The Electricity Supply Corporation of Malawi (Escom) has re-engaged Mozambique state-owned power supplier, Electricidade de Moçambique (EDM), to increase by 60 megawatts (mw) the expected power supply that Escom intends to tap from the former Portuguese colony.
President Lazarus Chakwera, who is on a four-day visit to Mozambique, disclosed this yesterday in Tete during the ground-breaking ceremony for the 400 kilovolts (KV) power interconnector project between Malawi and Mozambique.
The ground breaking ceremony was jointly presided over by the Malawi leader and president of Mozambique Filipe Nyusi in Tete.
Initially, Malawi was expected to tap 50mw through the interconnector, which also provides room for Malawi to tap more or export power into the Southern African Power Pool.
“I should mention that I am ably informed that my government, through Escom, has re-engaged EDM for possible increase of the power supply.
“There are clear and technical indications that we may be able to get extra 60mw from Mozambique, giving a total of 110mw to be transmitted through this line. I greatly appreciate this offer,” Chakwera said.
The Malawi leader noted that the interconnector would close the gap between power supply and demand in Malawi, which is adversely affecting agriculture, the manufacturing industry and delivery of services.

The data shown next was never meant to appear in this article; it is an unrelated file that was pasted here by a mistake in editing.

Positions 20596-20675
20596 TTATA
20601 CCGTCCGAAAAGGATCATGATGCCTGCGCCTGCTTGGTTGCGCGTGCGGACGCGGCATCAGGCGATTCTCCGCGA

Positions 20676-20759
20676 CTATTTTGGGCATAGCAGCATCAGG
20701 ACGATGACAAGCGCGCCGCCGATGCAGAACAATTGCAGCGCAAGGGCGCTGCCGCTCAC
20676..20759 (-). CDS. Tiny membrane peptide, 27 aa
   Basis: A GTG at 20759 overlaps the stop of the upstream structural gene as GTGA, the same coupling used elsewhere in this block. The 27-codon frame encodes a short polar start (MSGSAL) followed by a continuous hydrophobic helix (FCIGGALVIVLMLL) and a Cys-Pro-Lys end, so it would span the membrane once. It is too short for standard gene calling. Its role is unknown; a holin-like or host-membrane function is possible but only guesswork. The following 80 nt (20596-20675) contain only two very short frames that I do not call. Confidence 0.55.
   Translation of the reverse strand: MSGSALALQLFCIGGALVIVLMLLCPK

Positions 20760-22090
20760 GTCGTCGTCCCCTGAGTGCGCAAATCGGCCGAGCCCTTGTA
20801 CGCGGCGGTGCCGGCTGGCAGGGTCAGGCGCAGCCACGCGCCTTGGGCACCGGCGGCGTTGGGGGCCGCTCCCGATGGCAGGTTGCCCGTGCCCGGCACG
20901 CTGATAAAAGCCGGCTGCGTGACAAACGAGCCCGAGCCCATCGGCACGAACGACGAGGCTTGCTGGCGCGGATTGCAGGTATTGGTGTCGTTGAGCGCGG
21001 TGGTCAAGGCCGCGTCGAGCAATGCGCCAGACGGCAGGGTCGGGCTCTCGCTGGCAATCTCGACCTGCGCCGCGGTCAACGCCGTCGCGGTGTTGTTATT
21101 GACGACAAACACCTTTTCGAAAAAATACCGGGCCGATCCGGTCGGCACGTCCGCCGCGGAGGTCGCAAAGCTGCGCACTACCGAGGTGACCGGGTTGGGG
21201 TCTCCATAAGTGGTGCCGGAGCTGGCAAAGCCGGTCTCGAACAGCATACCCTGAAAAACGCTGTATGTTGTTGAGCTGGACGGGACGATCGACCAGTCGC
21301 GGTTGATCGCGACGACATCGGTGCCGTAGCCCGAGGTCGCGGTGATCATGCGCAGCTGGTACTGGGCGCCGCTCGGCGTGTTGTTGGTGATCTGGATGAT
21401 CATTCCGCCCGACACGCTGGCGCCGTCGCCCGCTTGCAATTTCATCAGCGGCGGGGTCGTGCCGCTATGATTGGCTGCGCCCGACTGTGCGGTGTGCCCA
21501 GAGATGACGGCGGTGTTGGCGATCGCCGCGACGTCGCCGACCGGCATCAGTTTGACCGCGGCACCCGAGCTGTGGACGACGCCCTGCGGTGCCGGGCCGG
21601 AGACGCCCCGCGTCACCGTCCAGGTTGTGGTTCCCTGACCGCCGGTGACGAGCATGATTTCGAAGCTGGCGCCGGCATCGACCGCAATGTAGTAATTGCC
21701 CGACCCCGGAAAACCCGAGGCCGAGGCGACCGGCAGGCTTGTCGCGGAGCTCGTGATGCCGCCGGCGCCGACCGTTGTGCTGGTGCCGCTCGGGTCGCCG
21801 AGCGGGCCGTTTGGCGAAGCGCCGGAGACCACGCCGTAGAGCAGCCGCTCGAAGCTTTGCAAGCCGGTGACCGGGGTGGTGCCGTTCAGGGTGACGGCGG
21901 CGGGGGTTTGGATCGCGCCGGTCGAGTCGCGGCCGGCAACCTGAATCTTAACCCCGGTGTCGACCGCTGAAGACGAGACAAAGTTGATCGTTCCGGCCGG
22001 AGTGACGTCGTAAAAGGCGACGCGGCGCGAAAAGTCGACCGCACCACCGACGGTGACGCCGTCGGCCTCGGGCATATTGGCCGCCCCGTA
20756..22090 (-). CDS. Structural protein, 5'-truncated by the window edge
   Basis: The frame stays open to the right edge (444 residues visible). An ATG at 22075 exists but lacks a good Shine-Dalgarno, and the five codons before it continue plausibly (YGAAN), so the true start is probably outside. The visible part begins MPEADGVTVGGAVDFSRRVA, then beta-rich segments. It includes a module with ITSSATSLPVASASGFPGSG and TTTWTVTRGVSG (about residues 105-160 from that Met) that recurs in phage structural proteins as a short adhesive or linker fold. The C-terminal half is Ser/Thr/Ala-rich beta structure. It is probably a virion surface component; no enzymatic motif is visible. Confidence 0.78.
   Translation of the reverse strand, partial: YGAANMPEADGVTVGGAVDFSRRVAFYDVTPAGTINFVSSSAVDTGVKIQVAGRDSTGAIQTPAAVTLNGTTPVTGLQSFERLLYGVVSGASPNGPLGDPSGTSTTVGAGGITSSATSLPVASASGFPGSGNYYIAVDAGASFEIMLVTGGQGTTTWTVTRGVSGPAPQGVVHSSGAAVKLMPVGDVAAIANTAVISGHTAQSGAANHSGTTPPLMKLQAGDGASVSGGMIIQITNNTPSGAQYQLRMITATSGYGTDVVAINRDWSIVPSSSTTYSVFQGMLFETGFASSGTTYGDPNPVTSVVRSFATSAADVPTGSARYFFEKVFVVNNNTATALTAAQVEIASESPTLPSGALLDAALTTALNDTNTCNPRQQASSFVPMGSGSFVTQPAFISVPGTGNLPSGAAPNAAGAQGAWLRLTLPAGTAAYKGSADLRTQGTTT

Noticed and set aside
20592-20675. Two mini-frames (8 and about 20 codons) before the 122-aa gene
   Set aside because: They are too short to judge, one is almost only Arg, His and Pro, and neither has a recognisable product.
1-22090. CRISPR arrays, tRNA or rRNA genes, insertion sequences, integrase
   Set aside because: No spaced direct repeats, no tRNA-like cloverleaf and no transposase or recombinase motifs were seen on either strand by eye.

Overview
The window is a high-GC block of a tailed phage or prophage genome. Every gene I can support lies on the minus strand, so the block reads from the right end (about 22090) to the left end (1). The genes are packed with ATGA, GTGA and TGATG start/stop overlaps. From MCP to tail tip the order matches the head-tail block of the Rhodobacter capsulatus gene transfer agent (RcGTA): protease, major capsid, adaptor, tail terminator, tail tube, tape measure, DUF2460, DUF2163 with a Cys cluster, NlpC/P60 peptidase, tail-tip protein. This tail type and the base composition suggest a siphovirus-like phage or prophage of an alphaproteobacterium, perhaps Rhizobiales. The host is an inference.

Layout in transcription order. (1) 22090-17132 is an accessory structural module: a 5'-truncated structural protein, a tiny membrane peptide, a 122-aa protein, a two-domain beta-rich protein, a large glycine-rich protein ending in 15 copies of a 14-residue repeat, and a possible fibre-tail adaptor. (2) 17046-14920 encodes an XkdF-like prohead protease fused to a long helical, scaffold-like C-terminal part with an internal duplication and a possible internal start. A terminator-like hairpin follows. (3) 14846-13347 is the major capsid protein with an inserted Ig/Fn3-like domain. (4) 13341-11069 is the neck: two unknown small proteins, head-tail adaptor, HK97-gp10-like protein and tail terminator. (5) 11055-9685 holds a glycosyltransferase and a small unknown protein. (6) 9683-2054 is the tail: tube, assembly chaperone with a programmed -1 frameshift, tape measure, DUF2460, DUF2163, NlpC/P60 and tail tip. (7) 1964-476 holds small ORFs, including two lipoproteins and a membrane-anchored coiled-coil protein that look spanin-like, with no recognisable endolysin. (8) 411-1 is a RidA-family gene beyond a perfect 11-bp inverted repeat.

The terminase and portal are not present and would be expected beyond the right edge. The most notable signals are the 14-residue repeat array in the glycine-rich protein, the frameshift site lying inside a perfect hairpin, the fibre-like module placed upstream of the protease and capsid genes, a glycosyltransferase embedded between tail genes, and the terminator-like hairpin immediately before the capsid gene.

Nevertheless, he said, the line could become a source of revenue for Malawi in the near future when the country will be exporting power to the region once domestic demand is met.
The President cited construction of strategic projects such as the Mpatamanga, Kholombidzo and Fufu hydropower projects.
On November 23 2021, Chakwera and Nyusi laid a foundation stone for the construction of the interconnector at Phombeya Substation in Malawi.
On the day, Nyusi appealed to the people of the two countries to support the project.
The World Bank, the German Bank, KfW, and the European Bank are shouldering a cost of $154 million dollars among them.
Speaking at Kamuzu International Airport in Lilongwe on Thursday, when he was leaving for Mozambique, Chakwera said he would, through his visit, address issues such as power supply and security.
Yesterday. Chakwera also visited Nacara Port in Mozambique, where he said the port has been serving as a vehicle “for spurring and fostering economic development” and job creation for both Mozambican and Malawian economies.
Chakwera said it was, therefore, right for Malawi and Mozambique to take advantage of the visit to sign the three major agreements relating to the corridor; the Nacala Development Corridor Agreement, the Railway Agreement and the Road Transport Agreement.
Mathews Kasanda is a journalist who holds a Bachelor of Arts in Journalism from University of Malawi (The Polytechnic).
In 2015, Media Institute of Southern Africa awarded him the Best Print Media Education Journalist of the Year accolade.
He joined Times Group Newsroom in September 2019.